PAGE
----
Observer 14 January 2017
Post-truth politics isn’t a coherent description of the world but a cry of despair. Propositions have not stopped being right or wrong just because of the invention of Facebook. Whatever the authoritarian cults who rage across Twitter say to the contrary, the Earth still goes round the sun and two plus two still equals four.
“Everything is relative. Stories are being made up all the time. There is no such thing as the truth,” cried Anthony Grayling. But unless the professor has abandoned every philosophical principle he has held, what Grayling and millions like him mean is something like this. Donald Trump, Boris Johnson, and other liars the like of which they cannot remember, have made fantastical promises to their electorates. They said they could build a wall and make Mexico pay for it or make Britain richer by crashing her out of the EU.
The Observer, 7 January 2016
Nationalism always breaks its promises because nationalists hate enemies in their countries more than they hate the enemies of their countries. Millions of American conservatives proved it when they voted for Donald Trump, even though he was an open admirer of a hostile foreign power.
Local hatreds, not national security, moved them. They hated Obama more than they feared Putin. They hated political correctness. They hated – not without reason – the attacks on freedom of speech. They hated rich liberals and defence lawyers. They hated Black Lives Matter and immigrants speaking Spanish in the shop queue. They hated the “experts” who told them that fossil fuel caused global warming and gun ownership caused crime. For all their patriotism, when it came to the crunch, they cared as little for national security as the “reds” their ancestors condemned in the 20th century.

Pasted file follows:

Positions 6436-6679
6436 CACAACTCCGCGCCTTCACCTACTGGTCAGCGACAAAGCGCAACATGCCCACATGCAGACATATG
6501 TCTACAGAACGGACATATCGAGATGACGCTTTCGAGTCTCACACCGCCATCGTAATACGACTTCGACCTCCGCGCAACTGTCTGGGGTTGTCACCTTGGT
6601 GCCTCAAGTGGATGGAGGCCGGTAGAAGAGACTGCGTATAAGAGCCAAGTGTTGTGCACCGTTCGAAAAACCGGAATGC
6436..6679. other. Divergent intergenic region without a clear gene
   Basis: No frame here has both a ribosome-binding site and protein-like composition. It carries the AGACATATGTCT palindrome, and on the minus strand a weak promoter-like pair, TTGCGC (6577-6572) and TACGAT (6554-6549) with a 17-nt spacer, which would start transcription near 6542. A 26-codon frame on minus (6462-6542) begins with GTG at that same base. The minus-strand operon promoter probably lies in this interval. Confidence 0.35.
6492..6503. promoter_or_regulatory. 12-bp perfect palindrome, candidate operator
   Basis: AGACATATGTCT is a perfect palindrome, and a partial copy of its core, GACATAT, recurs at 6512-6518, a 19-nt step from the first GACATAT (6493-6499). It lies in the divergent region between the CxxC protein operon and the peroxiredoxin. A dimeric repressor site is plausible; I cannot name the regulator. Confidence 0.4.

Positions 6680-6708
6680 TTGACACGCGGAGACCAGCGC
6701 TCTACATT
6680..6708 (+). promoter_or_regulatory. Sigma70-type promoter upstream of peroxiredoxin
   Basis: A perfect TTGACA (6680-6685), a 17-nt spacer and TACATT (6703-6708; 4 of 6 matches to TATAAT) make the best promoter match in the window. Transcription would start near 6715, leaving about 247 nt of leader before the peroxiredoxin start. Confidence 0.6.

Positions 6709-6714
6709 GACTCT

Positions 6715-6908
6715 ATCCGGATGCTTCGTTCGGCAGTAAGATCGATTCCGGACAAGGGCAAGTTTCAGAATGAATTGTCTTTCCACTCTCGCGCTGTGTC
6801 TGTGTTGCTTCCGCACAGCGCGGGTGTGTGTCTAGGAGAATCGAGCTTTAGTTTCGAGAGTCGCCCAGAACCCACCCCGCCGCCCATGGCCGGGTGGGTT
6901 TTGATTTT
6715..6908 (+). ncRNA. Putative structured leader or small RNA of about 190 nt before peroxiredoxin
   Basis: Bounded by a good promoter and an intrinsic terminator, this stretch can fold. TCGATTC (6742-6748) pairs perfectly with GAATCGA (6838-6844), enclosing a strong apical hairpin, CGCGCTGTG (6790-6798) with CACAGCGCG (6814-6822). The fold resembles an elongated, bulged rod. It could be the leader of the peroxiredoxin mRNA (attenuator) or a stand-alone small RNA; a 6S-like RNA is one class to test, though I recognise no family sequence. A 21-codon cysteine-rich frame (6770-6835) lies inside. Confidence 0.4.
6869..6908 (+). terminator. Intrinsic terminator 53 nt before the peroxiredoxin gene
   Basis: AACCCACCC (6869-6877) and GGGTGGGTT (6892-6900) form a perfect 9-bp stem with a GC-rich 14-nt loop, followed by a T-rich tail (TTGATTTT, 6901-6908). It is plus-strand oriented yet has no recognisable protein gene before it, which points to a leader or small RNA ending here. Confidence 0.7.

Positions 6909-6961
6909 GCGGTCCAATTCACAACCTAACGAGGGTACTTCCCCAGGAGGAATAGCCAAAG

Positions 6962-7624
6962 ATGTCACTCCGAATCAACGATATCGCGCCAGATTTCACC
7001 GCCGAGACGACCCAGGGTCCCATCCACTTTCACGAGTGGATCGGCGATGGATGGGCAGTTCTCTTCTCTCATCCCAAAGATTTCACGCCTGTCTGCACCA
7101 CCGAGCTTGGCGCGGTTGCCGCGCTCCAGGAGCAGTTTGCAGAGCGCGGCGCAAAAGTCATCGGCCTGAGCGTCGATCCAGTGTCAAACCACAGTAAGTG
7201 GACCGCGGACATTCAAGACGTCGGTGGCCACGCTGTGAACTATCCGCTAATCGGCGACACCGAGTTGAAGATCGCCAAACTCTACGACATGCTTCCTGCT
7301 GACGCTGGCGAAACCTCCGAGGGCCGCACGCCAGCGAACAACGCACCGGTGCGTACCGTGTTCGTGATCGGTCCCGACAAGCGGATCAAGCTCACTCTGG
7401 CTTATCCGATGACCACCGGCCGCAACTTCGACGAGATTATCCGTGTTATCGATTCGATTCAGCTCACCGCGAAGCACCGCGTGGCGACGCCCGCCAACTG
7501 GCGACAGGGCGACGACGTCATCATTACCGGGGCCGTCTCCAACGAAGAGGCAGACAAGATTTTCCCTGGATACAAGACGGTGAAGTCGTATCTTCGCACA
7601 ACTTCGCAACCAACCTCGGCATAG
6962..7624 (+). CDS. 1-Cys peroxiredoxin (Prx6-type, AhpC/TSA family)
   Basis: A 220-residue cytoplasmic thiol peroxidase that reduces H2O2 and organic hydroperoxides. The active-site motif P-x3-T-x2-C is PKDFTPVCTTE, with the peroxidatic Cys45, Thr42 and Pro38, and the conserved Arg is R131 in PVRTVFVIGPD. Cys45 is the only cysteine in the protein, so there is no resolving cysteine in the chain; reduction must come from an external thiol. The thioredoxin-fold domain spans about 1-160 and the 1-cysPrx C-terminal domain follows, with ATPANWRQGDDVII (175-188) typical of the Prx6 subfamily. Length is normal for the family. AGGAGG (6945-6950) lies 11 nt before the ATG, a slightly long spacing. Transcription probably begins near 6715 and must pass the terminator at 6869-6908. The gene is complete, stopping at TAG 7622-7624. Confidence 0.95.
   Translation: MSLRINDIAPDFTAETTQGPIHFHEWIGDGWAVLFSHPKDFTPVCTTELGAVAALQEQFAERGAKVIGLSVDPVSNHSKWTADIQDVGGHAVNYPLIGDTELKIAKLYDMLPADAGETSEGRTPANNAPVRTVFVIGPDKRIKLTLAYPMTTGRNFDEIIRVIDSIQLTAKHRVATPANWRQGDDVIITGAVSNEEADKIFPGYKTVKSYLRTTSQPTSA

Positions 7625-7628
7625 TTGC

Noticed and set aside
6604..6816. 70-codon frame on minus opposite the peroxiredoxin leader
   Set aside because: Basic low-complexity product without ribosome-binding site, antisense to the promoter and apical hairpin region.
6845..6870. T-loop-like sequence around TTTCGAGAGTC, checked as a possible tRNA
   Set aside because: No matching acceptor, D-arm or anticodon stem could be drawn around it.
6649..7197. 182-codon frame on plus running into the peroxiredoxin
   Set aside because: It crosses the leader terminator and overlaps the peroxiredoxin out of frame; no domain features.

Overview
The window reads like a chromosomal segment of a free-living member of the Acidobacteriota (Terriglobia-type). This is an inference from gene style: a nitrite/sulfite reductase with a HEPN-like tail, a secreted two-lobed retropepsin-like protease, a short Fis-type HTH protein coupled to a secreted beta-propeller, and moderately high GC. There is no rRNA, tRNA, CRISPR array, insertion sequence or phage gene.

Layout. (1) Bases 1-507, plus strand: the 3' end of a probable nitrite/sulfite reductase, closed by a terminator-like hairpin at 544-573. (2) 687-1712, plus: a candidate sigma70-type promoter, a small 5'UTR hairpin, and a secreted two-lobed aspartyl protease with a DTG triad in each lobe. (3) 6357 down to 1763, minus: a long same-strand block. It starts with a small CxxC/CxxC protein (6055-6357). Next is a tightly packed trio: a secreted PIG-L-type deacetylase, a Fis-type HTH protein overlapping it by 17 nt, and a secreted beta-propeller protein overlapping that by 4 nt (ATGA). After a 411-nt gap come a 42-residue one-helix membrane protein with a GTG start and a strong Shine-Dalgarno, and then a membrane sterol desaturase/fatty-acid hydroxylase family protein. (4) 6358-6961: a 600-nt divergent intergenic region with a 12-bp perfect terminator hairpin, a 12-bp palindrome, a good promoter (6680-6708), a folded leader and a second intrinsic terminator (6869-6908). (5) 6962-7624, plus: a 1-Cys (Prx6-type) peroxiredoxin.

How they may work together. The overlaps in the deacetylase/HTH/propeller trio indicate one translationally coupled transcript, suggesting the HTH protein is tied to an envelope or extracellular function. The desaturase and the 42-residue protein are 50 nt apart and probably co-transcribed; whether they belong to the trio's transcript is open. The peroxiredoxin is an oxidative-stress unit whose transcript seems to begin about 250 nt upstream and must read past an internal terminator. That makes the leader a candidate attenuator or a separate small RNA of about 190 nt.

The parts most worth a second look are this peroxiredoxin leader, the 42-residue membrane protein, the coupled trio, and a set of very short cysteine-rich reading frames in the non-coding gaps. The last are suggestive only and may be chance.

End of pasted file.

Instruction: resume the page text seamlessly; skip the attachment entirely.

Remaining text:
The Observer, 18 December, 2016
The only thing worse than sore losers is sore winners. They have the victory, the field is theirs, but still they scream bitter abuse at the defeated.
The millions who know that Brexit will shrink their world have every right to be angry. The young who voted to remain because they wanted to learn, work and love where they choose, without facing restrictions on which university they could study at and which husband or wife they could bring home, have every right to be furious too. As for EU immigrants in Britain and British immigrants in the EU, it is fair to imagine them directing an emotion more intense than anger at the 17 million people who took the cold-blooded decision to risk their future happiness.
Yet, instead of seeing the losers’ anger, we are witnessing a novel and graceless phenomenon: victors’ rage. Continue reading
The Observer 12 November 2016
When respectable commentators tell us the crisis will blow over, they are usually right. Most of the time, the shock passes and the status quo reasserts itself. Most of the time, men of the world can lie back in their comfortable chairs and guffaw at the Chicken Lickens who thought the sky was falling down.
But most of the time is not all of the time. And it most certainly is not our time. In the revolutionary years of 1914, 1917, 1929, 1933, 1939, 1979, 1989 and 2008, those who said we would soon be back to normal were history’s fools. This year is a revolutionary year for the radical right. It is at once predictable and extraordinary that authoritative voices are telling us to keep calm and carry on.
The Observer 24 September 2016
When underdogs become overdogs, everything changes. They are the masters now, however much they try to pretend otherwise. Their power to change and ruin lives demands relentless and unforgiving scrutiny.
The hangover from the long age of globalisation has hidden the existence of a new elite, let alone the need to hold it to account. The neoliberal order began from the fall of the Berlin Wall in 1989, perhaps earlier with the elections of Margaret Thatcher and Ronald Reagan in 1979/1980. You have to be in your 50s to remember another time. It ended with the collapse of Lehman Brothers in 2008. Its death was disguised because no new system stepped forward to replace it.
Now its successor is shambling into view, like a figure from a bad dream you hoped you had forgotten. Continue reading
The Spectator 24 August 2017
What follows is an appeal to Jeremy Corbyn supporters to think again. It’s from Chris, a Labour party member, who does not want to give his full name for fear of abuse. He has compiled a vast, but by no means exhaustive list of the moral and political failings of the Labour leader.
Read the whole thing